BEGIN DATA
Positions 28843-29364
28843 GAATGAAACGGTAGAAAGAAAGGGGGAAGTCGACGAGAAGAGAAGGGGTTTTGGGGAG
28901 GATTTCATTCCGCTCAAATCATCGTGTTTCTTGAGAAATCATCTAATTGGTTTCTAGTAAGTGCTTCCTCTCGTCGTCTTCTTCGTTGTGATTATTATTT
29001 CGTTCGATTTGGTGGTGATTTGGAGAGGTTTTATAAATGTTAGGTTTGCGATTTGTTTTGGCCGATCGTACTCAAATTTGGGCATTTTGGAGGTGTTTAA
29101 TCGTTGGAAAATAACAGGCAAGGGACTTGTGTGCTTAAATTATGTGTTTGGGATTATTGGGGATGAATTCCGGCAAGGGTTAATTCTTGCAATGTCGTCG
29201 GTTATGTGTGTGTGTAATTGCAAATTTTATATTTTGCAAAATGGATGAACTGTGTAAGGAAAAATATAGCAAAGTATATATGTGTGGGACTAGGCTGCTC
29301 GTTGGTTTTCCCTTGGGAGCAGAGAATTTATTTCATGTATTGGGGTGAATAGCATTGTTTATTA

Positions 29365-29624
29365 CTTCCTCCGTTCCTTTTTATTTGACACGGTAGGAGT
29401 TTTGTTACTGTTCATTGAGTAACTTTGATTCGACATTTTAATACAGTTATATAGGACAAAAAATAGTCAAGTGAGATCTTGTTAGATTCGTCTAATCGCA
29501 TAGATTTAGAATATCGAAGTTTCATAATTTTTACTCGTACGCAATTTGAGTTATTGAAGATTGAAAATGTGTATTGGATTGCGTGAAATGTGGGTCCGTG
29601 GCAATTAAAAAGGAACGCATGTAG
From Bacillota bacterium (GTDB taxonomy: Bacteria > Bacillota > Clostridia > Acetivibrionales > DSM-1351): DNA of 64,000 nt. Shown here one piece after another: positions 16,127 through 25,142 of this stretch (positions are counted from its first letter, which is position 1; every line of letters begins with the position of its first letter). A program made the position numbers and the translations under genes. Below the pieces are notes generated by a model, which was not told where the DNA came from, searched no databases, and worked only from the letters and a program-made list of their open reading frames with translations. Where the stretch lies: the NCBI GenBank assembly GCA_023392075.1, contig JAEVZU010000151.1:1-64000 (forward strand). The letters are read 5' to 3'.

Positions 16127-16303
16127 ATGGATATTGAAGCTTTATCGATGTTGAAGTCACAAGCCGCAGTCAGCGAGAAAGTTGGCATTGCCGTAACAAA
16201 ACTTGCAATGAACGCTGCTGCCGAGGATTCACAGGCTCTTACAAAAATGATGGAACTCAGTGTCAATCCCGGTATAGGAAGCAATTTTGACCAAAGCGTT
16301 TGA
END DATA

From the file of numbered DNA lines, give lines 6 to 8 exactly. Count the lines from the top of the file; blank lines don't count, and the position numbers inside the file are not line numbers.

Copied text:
29201 GTTATGTGTGTGTGTAATTGCAAATTTTATATTTTGCAAAATGGATGAACTGTGTAAGGAAAAATATAGCAAAGTATATATGTGTGGGACTAGGCTGCTC
29301 GTTGGTTTTCCCTTGGGAGCAGAGAATTTATTTCATGTATTGGGGTGAATAGCATTGTTTATTA

Positions 29365-29624